Saturday, April 10, 2021 | 9:15 a.m.–5:00 p.m. | Virtual Convening
The College of Arts & Sciences (CAS) is pleased to announce the 31st Anniversary of the Annual Robyn Rafferty Mathias Student Research Conference, a forum for CAS students to present original scholarly and creative works before colleagues, faculty, and friends.
This event is sponsored in part by a generous grant from AU trustee and alumna Robyn Rafferty Mathias as well as by the NASA District of Columbia Space Grant Consortium.
Schedule of Virtual Events (EST)
9:15–11:00 a.m. | Conference Welcome and Session I: Presentation of Original Student Works
Concurrent Sessions Include:
Theme: Materials or Commercial & Industrial Products
Theme: Genomics and Medicine
Theme: Racial Representations in Pop Culture
Theme: Politics, Economic Recovery and Social Inclusion
- 11:15 a.m.–12:30 p.m. | CAS Faculty Discussion on Research
Featured presenters Katie Holton (Public Health), Phil Johnson (Physics), Tim Doud (Studio Art), Zoë Charlton (Studio Art)and moderated by Kim Blankenship(Sociology)
- 12:45–2:15 p.m. | Session 2: Presentation of Original Student Works
Concurrent Sessions Include:
Theme: Human and Nature Interaction
Theme: Monuments, Icons and Cultural Changes
Theme: Women as Creators and Consumers
- 2:30–4:00 p.m. | Session 3: Presentation of Original Student Work
Concurrent Sessions Include:
Theme: Human Brain, Mind and Behavior
Theme: Discrimination and Body Politics
Theme: The Arts and Humanities in Times of Crisis
Theme: Language and Learning
- 4:00–5:00 p.m. | Research is the Common Thread
American University welcomes Craig Hinkley from WhiteHat Security, a 2021 Mathias Conference Sponsor, to discuss how research is the common thread in
the 21st century workforce, guiding us in our day-to-day lives as students,
employees, and leaders. It plays a critical role in decision making for our career
paths, the success of a business, and more. In this session, we will look at how
research is applied in these areas.
If you would like to request disability-related accommodation or accessibility information, please contact the email@example.com. Accessibility needs can also be articulated in each of the registration forms.
Info for Student Presenters
Students from all disciplines of CAS are encouraged to participate. Students in other AU schools may submit work that was completed in a CAS course.
Each presentation will be juried by a group of AU Community Judges. Top presenters will be awarded a Certificate signed by the CAS Dean, as well as the a credited opportunity to showcase their work
Student Resources and Conference Guidelines
Student Presentation Guidelines
The 2021 convening will take place virtually. All presentations will follow the general format of a slideshow. It is estimated that you will be allotted 10-15 minutes to present your work, followed by a 3-5 minute audience Q&A facilitated by a faculty/staff moderator. You will meet with your session’s moderator in the weeks leading up to the conference to ensure they get a sense of how best to curate your session.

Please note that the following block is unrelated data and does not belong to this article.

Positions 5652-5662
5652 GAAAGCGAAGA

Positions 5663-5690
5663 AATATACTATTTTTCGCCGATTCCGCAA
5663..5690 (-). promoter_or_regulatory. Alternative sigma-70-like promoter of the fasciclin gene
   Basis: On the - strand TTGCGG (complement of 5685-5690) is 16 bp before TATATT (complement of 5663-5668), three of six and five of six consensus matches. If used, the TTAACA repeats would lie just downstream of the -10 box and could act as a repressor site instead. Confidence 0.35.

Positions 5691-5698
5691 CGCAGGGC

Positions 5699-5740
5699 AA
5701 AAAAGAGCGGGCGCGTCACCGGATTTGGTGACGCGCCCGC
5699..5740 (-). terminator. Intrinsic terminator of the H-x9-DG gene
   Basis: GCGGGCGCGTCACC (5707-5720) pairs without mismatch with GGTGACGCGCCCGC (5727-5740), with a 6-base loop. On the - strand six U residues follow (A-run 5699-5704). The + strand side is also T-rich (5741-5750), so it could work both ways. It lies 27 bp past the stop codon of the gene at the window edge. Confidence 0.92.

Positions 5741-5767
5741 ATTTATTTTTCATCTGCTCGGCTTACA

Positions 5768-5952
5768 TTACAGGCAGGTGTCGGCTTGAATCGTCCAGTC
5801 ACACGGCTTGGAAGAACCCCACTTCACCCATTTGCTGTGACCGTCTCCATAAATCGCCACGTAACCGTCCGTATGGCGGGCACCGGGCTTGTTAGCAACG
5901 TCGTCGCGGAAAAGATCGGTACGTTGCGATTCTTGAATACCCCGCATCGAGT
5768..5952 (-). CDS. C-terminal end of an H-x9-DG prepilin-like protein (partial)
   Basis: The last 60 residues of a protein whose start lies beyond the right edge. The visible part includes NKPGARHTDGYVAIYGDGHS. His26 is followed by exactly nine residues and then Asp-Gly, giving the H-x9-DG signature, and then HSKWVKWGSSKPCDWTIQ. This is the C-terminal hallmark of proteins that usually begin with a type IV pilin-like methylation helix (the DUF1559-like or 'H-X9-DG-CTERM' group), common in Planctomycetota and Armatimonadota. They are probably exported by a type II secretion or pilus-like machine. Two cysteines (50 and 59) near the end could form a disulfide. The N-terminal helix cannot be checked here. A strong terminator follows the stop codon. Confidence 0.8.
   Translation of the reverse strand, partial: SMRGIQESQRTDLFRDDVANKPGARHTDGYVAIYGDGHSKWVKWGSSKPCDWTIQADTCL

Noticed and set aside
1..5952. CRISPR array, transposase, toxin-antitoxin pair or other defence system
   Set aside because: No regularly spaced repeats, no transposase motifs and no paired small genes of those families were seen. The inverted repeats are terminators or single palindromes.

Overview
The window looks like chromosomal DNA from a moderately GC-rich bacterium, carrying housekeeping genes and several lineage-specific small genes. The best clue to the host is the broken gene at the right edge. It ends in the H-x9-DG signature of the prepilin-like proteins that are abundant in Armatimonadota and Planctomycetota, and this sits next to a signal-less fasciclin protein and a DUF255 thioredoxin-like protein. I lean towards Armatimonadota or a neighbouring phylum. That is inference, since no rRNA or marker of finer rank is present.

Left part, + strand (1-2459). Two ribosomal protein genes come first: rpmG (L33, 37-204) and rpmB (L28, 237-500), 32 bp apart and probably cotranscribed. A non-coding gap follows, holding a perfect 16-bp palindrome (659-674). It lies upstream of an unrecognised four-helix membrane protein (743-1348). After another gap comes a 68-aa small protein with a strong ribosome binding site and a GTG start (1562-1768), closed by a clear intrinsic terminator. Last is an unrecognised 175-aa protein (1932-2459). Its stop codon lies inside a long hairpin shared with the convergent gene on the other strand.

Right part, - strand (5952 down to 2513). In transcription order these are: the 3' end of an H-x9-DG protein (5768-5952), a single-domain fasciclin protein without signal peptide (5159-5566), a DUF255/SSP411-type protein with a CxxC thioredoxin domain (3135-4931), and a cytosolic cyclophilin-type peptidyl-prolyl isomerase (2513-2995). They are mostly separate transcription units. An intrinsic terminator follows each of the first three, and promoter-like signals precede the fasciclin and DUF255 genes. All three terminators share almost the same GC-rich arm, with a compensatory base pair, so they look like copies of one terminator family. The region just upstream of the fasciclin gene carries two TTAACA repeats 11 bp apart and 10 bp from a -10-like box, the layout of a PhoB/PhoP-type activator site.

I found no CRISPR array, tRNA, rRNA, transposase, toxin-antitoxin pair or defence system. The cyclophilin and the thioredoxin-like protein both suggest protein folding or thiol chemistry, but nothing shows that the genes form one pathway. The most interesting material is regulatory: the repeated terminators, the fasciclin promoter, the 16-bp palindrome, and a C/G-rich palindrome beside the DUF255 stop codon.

Your presentation should follow the format laid out in your abstract or project description. If your presentation requires discipline-specific delivery systems (i.e. performance, slideshow presentation, etc.) then please make sure to communicate specific needs to your moderator in advance. Regardless of your discipline, you need to be able to clearly discuss the objectives and importance of your work to an interdisciplinary group of judges and audience members.
Your presentation will be judged on its intellectual and/or creative ambition and the strength of your arguments, examples and conclusions. Judges will evaluate whether your project is engaging and how successful you were in achieving your goals. Also considering the diverse and interdisciplinary nature of the attendees, you will be judged on your ability to make your work accessible to a general audience, to explain unfamiliar terms, and avoid jargon.
Presenting Finished/Final Research vs. Unfinished/Work-in-Progress
When submitting to the Call for Abstracts, students will be asked to designate their work as either “finished research” or a presentation of “work that is in progress”. The purpose of this designation is to frame how your audience and judges can best support the current state of your work.
- Finished Research/Presentation of Final Work: the student is expecting to defend their work as a presentation of new research/material that is in contribution to a larger conversation within their discipline.
- Workshop/Presentation of Work-in-Progress: the student is expecting to present the current state of their work in order to enter a dialogue with their audience, receive feedback and questions that will help move the work forward.
Suggested Presentation Format
- The first several minutes of your presentation should provide an analytical overview in which you describe what makes your project/performance unique or how your work addresses matters of social, intellectual, or artistic significance. Your analytical overview will be judged on intellectual and creative ambition, placement of your work in the context of your field, and your ability to qualify claims and address likely objections.
- The second part of your presentation should be a strong example, sample of work or actual performance. The content of your examples and/or performance will be judged for whether it is engaging, formally interesting, and delivers on the claims made in the analytical overview.
- The presentation itself will be judged on your ability to explain unfamiliar terms, your ability to ensure audience comprehension and to generate audience interest.
Contact the 2021 organizing committee:
- Chelsey Anderson chelseya@American.edu
- Kathryn Walters-Conte firstname.lastname@example.org
- Madeline Cloud email@example.com
- Helen Jackson firstname.lastname@example.org
- Joo Hyun Lee email@example.com